Of course the War on (Some) Drugs works - it works like this.

Special Operations Prepared for Domestic Missions
"Employing special operations for domestic missions sounds very ominous, and NORTHCOM's request earlier this year should receive the closest possible Pentagon and congressional scrutiny. There's only one problem: NORTHCOM is already doing what it has requested permission to do.

When NORTHCOM was established after 9/11 to be the military counterpart to the Department of Homeland Security, within its headquarters staff it established a Compartmented Planning and Operations Cell (CPOC) responsible for planning and directing a set of 'compartmented' and 'sensitive' operations on U.S., Canadian and Mexican soil. In other words, these are the very special operations that NORTHCOM is now formally asking the Pentagon to beef up into a public and acknowledged sub-command."

Army Officer Says Gitmo Panels Flawed

The Vice President asserts that his office is not an 'entity within the executive branch.'

DHS acknowledges own computer break-ins
"The Homeland Security Department, the lead U.S. agency for fighting cyber threats, suffered more than 800 hacker break-ins, virus outbreaks and other computer security problems over two years, senior officials acknowledged to Congress."

Money transfers by text message: A new service begins

Budget would expand DNA testing of felons to certain arrests
"Arizona's current program of requiring DNA testing for people convicted of felonies would be expanded under lawmakers' proposed budget to include testing of people merely accused of certain crimes.

Under a criminal justice bill that makes up part of the budget package, DNA testing would be required for individuals arrested, charged or convicted of homicide, burglary, certain sex-related offenses and serious offenses involving the use of a dangerous weapon."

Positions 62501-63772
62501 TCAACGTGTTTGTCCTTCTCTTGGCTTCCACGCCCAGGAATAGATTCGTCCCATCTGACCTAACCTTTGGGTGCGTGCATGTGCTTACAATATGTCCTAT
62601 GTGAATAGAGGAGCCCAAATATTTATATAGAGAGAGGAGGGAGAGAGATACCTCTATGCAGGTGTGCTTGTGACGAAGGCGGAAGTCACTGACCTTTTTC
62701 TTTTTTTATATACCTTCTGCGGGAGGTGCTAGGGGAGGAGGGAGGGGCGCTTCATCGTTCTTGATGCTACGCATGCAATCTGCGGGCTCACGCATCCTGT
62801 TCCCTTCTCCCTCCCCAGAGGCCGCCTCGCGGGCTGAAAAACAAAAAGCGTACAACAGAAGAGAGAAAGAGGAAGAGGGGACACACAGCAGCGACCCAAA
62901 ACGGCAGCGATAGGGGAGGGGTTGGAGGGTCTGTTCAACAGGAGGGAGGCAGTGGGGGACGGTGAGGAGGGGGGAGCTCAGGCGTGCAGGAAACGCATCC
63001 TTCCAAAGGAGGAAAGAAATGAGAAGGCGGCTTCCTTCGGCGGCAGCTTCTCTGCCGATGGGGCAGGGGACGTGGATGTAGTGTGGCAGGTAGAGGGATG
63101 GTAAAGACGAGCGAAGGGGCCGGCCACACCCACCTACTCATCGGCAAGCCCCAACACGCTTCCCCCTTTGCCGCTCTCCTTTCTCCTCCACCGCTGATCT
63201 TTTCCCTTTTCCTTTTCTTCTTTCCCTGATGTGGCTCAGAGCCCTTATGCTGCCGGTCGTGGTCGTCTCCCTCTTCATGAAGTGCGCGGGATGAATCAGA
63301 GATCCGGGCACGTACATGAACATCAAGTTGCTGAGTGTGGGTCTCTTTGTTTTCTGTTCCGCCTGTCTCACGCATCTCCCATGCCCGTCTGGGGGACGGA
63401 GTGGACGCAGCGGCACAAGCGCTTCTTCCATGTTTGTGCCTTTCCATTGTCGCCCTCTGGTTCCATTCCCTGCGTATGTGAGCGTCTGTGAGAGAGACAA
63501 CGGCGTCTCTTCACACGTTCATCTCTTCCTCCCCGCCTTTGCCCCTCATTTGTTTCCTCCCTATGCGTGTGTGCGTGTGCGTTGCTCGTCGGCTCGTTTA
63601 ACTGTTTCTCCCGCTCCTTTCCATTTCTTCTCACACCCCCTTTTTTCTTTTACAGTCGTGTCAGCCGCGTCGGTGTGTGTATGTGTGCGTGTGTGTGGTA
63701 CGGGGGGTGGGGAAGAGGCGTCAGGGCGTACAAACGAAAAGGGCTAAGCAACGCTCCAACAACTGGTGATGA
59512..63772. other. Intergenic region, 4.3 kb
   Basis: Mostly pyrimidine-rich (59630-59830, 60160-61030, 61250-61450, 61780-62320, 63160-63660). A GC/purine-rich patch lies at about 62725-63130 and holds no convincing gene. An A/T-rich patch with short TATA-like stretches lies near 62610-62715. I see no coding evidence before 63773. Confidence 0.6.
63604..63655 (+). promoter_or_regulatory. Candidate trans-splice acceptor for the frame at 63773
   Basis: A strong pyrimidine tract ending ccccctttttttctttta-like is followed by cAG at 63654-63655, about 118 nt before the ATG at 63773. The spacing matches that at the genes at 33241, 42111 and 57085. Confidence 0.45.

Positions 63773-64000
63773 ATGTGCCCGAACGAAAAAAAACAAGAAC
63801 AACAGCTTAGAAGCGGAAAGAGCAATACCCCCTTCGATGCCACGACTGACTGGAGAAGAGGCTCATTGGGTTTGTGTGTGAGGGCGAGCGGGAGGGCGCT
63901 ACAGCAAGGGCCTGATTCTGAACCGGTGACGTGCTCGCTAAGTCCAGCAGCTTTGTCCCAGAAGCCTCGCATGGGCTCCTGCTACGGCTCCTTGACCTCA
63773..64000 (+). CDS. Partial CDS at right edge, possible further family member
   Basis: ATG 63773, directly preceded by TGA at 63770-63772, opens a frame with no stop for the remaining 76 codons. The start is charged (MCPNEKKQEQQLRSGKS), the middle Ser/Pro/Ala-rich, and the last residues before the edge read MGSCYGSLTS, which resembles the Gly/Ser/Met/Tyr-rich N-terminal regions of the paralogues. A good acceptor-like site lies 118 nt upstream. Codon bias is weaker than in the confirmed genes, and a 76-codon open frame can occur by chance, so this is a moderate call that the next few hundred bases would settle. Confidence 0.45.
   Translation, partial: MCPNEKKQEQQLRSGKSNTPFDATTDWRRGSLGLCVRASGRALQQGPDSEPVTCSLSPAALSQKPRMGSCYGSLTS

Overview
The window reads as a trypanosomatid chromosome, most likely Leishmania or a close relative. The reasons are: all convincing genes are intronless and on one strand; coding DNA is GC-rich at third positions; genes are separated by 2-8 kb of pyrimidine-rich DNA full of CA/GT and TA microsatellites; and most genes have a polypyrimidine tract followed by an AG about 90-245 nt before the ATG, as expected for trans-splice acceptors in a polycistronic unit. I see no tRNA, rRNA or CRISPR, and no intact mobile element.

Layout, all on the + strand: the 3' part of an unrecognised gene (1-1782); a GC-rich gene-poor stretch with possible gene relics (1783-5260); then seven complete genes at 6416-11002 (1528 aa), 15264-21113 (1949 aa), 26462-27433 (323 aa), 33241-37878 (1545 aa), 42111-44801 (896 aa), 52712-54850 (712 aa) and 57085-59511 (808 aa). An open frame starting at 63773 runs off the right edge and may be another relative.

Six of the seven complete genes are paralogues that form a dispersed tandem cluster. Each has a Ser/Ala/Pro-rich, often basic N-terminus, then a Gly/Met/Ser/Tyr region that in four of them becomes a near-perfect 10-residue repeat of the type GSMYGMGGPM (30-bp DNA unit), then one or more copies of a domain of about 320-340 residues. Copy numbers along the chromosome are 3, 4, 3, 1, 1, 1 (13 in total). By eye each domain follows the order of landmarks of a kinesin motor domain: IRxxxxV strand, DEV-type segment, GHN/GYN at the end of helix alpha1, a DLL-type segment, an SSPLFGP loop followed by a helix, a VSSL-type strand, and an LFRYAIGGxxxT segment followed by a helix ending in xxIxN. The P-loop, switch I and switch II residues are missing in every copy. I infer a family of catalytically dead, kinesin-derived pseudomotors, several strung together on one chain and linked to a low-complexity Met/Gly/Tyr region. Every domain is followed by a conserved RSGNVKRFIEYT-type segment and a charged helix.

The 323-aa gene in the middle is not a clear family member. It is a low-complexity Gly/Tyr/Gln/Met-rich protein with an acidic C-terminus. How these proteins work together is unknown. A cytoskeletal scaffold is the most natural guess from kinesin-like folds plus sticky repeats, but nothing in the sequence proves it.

The Controversy Over Stop and Frisk
"One police department in Delaware County is now implementing a controversial police procedure called Stop and Frisk. The U.S. Supreme Court ruled it legal nearly 40 years ago, and the Upper Darby Police department, after seeing a tremendous increase in drug trafficking, has decided to give it a try.
Unlike a full search, in a frisk the officer pats down the suspect's outer clothing. If he feels what seems to be drugs or a weapon, he may then reach inside. If nothing is felt, the person is released."

June 15, 2007

Controversial security law advances in Zimbabwe
"The lower house of Zimbabwe's parliament passed a bill on Wednesday allowing the government to monitor phones, mail and the Internet to protect national security."

FBI Finds It Frequently Overstepped in Collecting Data
"An internal FBI audit has found that the bureau potentially violated the law or agency rules more than 1,000 times while collecting data about domestic phone calls, e-mails and financial transactions in recent years, far more than was documented in a Justice Department report in March that ignited bipartisan congressional criticism."

FBI Terror Watch List 'Out of Control'
"A terrorist watch list compiled by the FBI has apparently swelled to include more than half a million names."